An acting city manager is now the top administrator at Galesburg City Hall. Meanwhile Galesburg Mayor Peter Schwartzman says the City Council has created a situation where city government “cannot function on all cylinders.”
Galesburg City Manager Gerald Smith last week submitted notice of temporary leave effective Tuesday, May 30 and appointed Community Development Director Steve Gugliotta to serve as the Acting City Manager during his absence.
Schwartzman says since “legal matters” are involved, he cannot comment on the reason for Smith’s temporary leave.
Length of Smith’s leave ‘unknown’
When asked how long Smith could be away from the job, Schwartzman tells WGIL, ‘This is unknown at this time. The Council has not met and discussed recent developments.”
Gugliotta confirmed Wednesday that he assumed the role acting city manager on Tuesday. He, too, said it was unknown for what length of time he would fill the role.
According to Section 31.30 of the Galesburg Municipal Code, in the case of temporary absence or disability of the city manager, the city manager shall appoint one of the city department heads to perform the duties of manager during the absence.
Galesburg City Clerk Kelli Bennewitz said an acting city manager differs from an interim city manager. She noted the City Council could approve an interim city manager when there is a vacancy in the position.
Council to consider added compensation for acting manager
Gugliotta said he has previously served as acting city manager when Smith had to be away from City Hall. However in this instance, the City Council will be asked Monday to consider a resolution approving added compensation for Gugliotta to fill the role.
According to the agenda item, it is recommended to increase Gugliotta’s base pay by 10% for the duration of time he serves as acting city manager as compensation for accepting the responsibilities of city manager in addition to his existing responsibilities as Community Development director.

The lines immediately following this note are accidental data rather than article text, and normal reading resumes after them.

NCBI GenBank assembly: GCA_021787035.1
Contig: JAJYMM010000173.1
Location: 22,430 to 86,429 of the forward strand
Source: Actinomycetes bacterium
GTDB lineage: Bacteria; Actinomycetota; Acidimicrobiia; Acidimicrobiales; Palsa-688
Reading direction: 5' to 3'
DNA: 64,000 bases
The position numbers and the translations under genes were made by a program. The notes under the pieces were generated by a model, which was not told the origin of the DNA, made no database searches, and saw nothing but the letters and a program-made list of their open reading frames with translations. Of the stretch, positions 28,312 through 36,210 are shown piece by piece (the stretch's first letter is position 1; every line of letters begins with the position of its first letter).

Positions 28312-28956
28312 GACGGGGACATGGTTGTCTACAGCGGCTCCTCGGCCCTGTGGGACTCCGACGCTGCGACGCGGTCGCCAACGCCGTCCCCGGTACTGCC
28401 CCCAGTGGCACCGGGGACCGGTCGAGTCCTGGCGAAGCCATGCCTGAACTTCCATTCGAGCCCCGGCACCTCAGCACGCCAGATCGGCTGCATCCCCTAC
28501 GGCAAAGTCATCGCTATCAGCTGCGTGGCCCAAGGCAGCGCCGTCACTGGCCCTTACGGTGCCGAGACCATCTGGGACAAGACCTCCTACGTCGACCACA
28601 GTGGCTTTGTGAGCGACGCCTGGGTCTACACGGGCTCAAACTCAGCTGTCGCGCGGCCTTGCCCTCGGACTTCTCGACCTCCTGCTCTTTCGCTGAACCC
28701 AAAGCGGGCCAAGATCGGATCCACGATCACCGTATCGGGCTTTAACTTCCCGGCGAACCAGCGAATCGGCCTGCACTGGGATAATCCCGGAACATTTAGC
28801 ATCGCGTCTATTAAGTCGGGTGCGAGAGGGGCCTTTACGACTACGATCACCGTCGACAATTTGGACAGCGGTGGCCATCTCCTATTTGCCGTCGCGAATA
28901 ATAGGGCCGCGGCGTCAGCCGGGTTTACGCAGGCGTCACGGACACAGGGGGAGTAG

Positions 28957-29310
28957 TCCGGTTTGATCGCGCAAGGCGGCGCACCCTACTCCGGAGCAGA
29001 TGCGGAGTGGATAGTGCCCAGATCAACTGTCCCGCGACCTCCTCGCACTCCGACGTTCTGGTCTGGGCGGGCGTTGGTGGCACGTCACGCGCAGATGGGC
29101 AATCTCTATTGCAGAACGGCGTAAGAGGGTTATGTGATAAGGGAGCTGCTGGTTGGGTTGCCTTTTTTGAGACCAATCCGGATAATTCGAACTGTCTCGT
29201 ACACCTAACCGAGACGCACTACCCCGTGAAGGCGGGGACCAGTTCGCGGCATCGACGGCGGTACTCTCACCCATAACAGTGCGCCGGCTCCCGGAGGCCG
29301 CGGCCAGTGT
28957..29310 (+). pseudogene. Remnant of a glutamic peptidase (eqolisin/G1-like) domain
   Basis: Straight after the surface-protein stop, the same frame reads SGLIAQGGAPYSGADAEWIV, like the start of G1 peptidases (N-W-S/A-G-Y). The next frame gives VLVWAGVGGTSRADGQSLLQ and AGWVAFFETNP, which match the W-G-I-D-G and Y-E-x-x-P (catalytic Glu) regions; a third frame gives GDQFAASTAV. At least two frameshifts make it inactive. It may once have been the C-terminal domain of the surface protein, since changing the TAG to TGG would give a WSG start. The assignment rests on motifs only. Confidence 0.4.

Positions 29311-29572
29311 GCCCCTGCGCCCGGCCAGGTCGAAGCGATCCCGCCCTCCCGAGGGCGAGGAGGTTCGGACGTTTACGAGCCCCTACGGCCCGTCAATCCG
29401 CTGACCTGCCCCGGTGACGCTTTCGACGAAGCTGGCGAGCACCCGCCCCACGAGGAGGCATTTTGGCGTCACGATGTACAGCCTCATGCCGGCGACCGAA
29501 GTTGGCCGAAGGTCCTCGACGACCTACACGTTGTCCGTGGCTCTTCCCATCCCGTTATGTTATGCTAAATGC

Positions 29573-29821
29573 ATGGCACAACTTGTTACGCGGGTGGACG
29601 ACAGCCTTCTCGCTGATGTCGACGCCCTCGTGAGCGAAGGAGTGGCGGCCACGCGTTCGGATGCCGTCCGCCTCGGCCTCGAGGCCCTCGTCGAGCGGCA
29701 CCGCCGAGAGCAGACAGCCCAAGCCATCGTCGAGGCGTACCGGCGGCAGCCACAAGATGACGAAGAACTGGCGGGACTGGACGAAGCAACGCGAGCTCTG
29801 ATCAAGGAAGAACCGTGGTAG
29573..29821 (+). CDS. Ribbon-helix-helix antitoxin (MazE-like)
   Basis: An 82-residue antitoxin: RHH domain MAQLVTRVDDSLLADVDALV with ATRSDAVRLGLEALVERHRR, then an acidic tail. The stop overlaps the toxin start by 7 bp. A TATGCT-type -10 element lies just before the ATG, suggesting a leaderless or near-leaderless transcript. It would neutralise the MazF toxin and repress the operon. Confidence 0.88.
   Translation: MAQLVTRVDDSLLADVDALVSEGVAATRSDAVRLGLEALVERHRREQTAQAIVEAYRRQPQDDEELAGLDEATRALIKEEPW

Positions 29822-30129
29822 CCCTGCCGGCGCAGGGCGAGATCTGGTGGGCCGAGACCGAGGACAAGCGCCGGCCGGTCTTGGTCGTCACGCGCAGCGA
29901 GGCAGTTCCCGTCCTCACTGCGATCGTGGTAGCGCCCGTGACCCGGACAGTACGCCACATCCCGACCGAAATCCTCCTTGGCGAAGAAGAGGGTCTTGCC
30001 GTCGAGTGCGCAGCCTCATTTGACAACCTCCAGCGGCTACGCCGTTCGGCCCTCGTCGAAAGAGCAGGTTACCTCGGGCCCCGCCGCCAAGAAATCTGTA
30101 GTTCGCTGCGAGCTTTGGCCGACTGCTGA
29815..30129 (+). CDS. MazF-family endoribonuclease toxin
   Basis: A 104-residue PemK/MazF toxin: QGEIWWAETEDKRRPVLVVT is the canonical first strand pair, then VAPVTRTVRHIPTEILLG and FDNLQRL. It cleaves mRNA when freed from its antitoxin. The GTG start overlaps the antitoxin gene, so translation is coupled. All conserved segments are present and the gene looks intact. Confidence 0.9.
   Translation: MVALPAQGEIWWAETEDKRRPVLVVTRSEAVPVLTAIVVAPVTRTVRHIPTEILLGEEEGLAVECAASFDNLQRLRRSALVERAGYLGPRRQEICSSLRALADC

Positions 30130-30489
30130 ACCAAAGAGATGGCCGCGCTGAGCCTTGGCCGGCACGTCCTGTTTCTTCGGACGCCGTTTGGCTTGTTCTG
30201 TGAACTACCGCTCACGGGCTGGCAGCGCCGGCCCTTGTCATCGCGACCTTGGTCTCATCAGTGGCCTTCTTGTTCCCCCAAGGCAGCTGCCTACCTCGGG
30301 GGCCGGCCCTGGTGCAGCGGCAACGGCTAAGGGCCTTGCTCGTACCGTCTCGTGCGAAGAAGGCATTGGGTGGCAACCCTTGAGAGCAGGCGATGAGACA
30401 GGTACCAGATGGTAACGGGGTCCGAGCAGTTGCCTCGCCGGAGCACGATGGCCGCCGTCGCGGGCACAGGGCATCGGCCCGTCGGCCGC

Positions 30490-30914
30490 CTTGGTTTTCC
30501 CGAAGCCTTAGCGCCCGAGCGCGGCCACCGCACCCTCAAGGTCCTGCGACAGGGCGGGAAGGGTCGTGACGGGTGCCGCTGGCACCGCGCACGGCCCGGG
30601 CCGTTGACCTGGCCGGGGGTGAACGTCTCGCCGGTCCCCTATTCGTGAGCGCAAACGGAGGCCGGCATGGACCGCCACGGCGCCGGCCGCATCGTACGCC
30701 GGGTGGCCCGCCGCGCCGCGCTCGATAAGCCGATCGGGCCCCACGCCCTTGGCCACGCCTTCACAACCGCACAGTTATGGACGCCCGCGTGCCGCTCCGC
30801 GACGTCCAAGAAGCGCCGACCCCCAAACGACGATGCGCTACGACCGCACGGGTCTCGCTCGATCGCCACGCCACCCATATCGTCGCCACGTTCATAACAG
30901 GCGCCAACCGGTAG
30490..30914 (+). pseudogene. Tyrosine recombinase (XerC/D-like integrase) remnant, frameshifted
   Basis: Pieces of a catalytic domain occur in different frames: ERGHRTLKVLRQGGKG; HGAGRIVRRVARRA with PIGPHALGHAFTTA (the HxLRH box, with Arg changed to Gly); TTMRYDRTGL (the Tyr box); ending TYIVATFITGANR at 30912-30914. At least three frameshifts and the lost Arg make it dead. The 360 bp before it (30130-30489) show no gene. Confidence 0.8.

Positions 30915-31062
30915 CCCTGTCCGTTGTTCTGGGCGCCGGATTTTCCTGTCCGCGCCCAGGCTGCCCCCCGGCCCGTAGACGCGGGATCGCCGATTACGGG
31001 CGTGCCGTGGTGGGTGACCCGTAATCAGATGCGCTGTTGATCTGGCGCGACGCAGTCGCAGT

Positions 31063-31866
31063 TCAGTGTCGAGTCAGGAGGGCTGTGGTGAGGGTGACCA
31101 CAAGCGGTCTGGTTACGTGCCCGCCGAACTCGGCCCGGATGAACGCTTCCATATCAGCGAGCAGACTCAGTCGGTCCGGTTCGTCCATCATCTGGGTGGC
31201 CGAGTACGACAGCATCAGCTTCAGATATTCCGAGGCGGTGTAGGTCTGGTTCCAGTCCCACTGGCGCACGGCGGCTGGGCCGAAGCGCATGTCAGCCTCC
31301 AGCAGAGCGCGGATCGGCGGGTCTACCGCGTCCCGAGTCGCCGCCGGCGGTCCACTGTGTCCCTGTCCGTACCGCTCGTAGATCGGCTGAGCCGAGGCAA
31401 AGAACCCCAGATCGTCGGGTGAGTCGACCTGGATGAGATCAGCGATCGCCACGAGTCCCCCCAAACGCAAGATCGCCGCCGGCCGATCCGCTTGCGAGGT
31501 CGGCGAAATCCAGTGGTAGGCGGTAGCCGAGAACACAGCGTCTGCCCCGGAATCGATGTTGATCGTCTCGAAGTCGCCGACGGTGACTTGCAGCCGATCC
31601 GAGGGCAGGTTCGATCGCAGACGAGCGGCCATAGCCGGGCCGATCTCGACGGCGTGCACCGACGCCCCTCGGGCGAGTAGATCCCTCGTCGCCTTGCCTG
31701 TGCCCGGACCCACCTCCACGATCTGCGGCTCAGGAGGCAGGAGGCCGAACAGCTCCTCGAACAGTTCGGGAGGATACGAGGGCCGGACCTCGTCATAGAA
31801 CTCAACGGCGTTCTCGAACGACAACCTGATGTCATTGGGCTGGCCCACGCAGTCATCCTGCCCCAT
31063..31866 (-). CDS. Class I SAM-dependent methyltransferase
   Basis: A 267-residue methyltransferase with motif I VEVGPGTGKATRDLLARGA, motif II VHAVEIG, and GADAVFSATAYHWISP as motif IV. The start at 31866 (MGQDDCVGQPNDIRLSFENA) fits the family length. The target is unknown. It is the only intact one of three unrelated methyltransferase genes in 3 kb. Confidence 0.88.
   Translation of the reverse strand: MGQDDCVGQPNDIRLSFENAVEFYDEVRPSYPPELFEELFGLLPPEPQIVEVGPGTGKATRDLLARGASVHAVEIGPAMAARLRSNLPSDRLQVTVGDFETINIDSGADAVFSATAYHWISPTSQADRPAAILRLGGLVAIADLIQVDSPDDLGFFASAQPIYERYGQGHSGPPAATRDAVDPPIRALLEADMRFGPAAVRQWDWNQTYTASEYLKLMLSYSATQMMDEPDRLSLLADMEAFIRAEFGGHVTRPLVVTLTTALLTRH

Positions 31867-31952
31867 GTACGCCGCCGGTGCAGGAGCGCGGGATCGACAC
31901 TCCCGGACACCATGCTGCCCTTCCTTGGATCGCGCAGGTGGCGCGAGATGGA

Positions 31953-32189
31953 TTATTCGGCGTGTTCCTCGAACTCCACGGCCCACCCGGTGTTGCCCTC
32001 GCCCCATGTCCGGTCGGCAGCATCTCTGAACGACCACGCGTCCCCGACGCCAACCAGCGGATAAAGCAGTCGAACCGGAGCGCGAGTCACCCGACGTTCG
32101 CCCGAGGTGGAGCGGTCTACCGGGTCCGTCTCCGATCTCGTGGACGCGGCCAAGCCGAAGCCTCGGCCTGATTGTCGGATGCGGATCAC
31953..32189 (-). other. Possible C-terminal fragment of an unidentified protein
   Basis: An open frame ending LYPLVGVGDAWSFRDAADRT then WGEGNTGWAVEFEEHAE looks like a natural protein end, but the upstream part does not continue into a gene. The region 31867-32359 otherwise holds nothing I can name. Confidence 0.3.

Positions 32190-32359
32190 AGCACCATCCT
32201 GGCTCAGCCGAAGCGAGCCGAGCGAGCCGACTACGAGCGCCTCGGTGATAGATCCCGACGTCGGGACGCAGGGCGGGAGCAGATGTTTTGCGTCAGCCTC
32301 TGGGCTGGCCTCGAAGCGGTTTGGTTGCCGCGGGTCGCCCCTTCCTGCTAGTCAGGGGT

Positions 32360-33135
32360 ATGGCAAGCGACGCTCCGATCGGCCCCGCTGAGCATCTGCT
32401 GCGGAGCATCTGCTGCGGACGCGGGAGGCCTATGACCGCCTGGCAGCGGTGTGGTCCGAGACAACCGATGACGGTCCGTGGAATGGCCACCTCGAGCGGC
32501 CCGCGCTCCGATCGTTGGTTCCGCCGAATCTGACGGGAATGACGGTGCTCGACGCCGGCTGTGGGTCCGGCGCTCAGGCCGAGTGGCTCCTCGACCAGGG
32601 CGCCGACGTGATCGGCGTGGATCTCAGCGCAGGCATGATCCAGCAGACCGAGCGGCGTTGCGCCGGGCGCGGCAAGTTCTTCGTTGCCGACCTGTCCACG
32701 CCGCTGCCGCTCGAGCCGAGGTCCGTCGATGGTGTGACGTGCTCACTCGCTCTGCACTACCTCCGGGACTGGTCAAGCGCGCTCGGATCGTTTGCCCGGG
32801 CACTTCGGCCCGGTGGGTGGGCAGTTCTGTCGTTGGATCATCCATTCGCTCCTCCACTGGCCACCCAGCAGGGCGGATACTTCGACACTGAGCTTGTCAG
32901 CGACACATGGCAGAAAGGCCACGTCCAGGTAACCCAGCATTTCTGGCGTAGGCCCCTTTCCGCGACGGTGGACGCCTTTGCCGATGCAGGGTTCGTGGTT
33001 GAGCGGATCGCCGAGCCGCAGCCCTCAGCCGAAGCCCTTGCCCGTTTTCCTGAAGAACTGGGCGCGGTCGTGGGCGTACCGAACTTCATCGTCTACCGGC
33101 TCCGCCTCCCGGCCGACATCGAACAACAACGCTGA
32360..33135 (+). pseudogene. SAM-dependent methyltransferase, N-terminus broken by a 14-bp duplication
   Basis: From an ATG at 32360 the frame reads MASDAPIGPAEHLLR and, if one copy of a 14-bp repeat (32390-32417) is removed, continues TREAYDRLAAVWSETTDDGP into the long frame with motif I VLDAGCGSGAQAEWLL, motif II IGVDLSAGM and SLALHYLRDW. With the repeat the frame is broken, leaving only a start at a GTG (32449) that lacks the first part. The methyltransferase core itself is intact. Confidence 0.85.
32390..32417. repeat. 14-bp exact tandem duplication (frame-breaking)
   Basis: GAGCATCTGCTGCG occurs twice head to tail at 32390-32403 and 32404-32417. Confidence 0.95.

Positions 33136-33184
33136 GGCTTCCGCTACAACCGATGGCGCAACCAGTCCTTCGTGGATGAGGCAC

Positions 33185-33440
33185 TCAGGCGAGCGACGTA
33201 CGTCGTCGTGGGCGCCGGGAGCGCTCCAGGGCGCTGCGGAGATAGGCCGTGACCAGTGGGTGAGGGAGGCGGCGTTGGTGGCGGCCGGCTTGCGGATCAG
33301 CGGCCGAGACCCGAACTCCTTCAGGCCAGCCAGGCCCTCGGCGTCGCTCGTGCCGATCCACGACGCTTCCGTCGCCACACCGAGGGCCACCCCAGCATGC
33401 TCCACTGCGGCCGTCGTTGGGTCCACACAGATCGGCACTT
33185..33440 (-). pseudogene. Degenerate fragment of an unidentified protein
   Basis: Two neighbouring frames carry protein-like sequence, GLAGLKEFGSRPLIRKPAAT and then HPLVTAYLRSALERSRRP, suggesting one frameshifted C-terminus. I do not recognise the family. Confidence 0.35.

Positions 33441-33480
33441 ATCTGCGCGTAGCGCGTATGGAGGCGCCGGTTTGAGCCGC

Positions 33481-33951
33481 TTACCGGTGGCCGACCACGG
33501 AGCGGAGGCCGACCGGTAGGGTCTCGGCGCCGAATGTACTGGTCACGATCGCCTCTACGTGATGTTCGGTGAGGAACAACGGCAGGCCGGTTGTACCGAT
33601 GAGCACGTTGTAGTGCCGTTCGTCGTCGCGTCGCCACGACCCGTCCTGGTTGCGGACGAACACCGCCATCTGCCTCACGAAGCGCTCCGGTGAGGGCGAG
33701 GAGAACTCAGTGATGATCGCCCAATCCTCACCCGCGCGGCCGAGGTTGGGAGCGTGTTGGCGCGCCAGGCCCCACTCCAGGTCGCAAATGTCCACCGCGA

“If someone is appointed to this position, they are entitled to a higher salary,” Schwartzman said. “There is more responsibility and exposure associated with this position.”
Smith last worked at City Hall on May 22. He did not attend a City Council work session that evening.
Smith was approved as Galesburg’s eighth city manager by a 4-3 vote on Sept. 26, 2022. He started his role on Nov. 7, becoming Galesburg’s first Black city manager. Between Thompson and Smith, Director of Public Works Wayne Carl served as interim city manager. Carl retired from the city on March 24.
Following Carl’s departure, former Pekin City Manager Mark Rothert was hired on a contract basis to serve as interim Public Works director. However, on May 1, a newly-seated City Council tabled a contract extension for Rothert by a 5-2 vote, effectively leaving the city without a Public Works director.
“The Council’s actions during its first two regular Council meetings have definitely shaken up the City. It will take quite a bit of time for normalcy to return.” — Galesburg Mayor Peter Schwartzman
When asked if vacancies in two of the top administrative positions will put stress on city government, Schwartzman says, “Absolutely, there is no doubt that the City cannot function on all cylinders with two people assuming new roles and two key people not currently working. The staff do the best they can under the circumstances.
“The Council’s actions during its first two regular Council meetings have definitely shaken up the City. It will take quite a bit of time for normalcy to return.”
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Last month, four Galesburg City Council members called a special meeting for May 15 to discuss the “employment or possible removal” of Smith from his position. The City Council, however, removed the item from the agenda just before the meeting and took no action in regard to Smith’s employment.
According to a City of Galesburg news release introducing its new city manager, Smith has worked in public administration for more than 25 years and has previously served as the city manager in the City of Creedmoor, North Carolina; Maquoketa, Iowa; and Junction City, Kansas. He also served as the director of General Services for Kansas City, Missouri.